As we go to press, the prospect of Vermont Senator Jim Jeffords switching parties has cheered despondent Democrats. However, it's not clear where a party-switch free-for-all would end, since several maverick senators in both parties would be in play.
Of course, having Tom Daschle as majority leader, and having the power to orchestrate hearings, could be very important for Democrats, in setting agendas, exposing abuses, blocking extremist nominees, and restoring morale and momentum. Loss of the Senate would be a personal as well as a philosophical rebuke to Bush, and a broader warning to the White House about the risks of overreaching. But before we break out the champagne, remember that four or five Senate Democrats still seem inclined to vote with Bush, and Jeffords doesn't change that.
The fact remains that Democrats, hobbled by defectors in their own ranks, are still fighting mostly a rearguard action. There is no coherent alternative program rousing popular excitement, and a paucity of plausible presidential candidates for 2004. Having enjoyed short-term control of the executive and the legislative branches, the Republicans are aiming for a long-term lock on the judiciary. It remains to be seen how much nerve Senate Democrats will show in blocking right-wing judicial nominees, especially to appellate courts.
If the economic slowdown turns out to be a normal recession, the recovery could come just in time for the midterm elections. That timing would allow Bush to claim, falsely, that his tax cut revived the economy while tax-and-spend Democrats quibbled. Passage of the tax cut is the death knell for the Democrats' disastrous strategy of making debt-paydown their centerpiece.
So what's a liberal to do, other than drink some of Bush's arsenic-laced water?
There are actually some bright spots, and one of them is the subject of this issue's cover piece by Harold Meyerson. Even if national politics seems both dangerously conservative and dangerously disconnected from the electorate, a lot of encouraging activity is happening locally. Its epicenter is in California, until recently one of the most Republican of major states. Washington, D.C., it turns out, is precisely the wrong place to look for signs of progressive life.
As Harold Meyerson demonstrates, California is trending not only progressive but grass-roots progressive. The soul of California's progressive shift is a dynamic alliance between immigrants and a newly animated labor movement focused on organizing low-wage workers. This trend is complemented by powerful environmentalist, gay-lesbian, and other socially liberal currents ascendant in California. Yes, the electricity crisis is hurting the Hamlet-like Democratic governor, Gray Davis; but as William Bradley points out in a companion piece, California Republicans peddling the free market remedy have even less credibility or support.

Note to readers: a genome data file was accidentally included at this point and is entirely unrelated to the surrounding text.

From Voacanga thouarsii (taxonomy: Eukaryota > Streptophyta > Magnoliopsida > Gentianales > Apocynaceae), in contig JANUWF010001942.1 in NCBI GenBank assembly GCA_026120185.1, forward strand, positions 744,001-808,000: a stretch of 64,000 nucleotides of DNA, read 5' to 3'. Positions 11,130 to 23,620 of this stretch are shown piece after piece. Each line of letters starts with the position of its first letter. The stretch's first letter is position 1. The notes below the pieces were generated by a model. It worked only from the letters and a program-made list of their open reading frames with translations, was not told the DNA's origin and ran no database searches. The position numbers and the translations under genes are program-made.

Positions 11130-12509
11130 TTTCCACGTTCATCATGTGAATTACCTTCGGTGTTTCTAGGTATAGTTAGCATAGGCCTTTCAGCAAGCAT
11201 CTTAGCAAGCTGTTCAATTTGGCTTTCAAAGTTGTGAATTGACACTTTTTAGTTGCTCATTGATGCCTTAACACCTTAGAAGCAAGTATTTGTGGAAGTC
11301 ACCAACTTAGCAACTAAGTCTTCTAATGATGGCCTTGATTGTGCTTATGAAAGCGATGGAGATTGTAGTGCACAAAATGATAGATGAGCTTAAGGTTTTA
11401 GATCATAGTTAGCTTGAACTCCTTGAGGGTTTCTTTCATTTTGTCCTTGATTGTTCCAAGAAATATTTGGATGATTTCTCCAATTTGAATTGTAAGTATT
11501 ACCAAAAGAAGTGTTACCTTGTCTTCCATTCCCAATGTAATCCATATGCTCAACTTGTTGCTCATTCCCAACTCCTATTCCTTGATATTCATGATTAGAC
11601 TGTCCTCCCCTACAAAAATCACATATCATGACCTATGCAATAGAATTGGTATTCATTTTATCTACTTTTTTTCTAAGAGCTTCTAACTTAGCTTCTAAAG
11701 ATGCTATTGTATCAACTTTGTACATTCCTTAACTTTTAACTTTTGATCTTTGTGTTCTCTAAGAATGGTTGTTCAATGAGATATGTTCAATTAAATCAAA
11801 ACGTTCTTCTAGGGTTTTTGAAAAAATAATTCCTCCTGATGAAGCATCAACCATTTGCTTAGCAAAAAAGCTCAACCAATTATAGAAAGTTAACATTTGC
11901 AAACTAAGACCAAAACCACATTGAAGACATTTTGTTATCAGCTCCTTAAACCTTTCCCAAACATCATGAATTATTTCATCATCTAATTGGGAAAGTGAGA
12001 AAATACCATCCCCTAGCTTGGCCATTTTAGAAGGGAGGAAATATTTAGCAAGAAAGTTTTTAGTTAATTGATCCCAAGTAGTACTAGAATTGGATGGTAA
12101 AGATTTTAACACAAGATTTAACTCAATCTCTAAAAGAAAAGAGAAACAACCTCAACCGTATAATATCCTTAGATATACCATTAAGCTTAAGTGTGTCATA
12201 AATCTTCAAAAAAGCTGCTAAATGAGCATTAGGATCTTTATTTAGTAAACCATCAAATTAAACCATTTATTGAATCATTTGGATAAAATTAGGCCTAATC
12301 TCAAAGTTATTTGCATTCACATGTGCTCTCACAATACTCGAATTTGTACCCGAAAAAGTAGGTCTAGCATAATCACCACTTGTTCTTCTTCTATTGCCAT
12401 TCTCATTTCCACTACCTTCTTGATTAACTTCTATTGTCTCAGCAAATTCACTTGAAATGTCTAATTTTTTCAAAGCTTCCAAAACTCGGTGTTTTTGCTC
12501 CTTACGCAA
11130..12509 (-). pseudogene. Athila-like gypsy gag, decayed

As always, California is sui generis. But living-wage movements and immigrant political activity--often together--are also evident in the heartland. In short, progressive politics will revive not because Democrats in Congress manage greater unity or tactical cleverness, but because something genuine is happening at the base.
By a happy coincidence, this month Harold Meyerson is joining The American Prospect as executive editor. He has long been one of our virtuoso political writers, in addition to performing his day job as executive editor and chief political reporter for the L.A. Weekly. Harold is something of an underground hero among liberal political junkies, and his L.A. Weekly columns have a large secondary national readership via the Internet. We are thrilled that he is now joining us, full time. In addition to serving as executive editor, he will continue to write regularly for the Prospect on politics.
Scott Stossel, who has performed the executive editor job since 1997 with grace and skill, is shifting to the newly created senior position of culture editor. Scott will have responsibility for further enhancing our back-of-the-book offerings. And as of August, TAP's main editorial offices will be located in Washington, D.C.
We are making this move because, for better or worse, the national capital is also increasingly the media capital, at least for political news. In relocating our home office to Washington, however, we emphatically recognize that most of what energizes progressive politics necessarily happens outside the Capital Beltway. In this respect, the relocation of our offices to D.C. and the new role of Harold Meyerson are good complements, since Harold, while an astute analyst of national politics, is a creature of the grass roots rather than the Beltway.
It is with mixed feelings that I also report that this magazine is having a very good year. Our paid readership now exceeds 40,000, our Web sites--Prospect Online and the Electronic Policy Network--are generating record traffic, and mentions of Prospect articles in other media are at an all-time high. I'd like to credit this success to cogent writing, trenchant analysis, improved graphics, and deft marketing. Perhaps so.
But having Bush in the White House is also, perversely, energizing for liberals and their reading habits. Of course, the larger point is not to sell magazines but to transform American public life. Right now, America is experiencing a political transformation in precisely the wrong direction, and little in Washington seems to stand in Bush's way. At the level of national politics, our impoverished democracy is allowing a millionaires' raid on public funds to forestall social investment indefinitely. Yet what goes around comes around, and the seismic stirrings in California are a hopeful sign that George W. Bush and his allies do not quite have a lock on the country.
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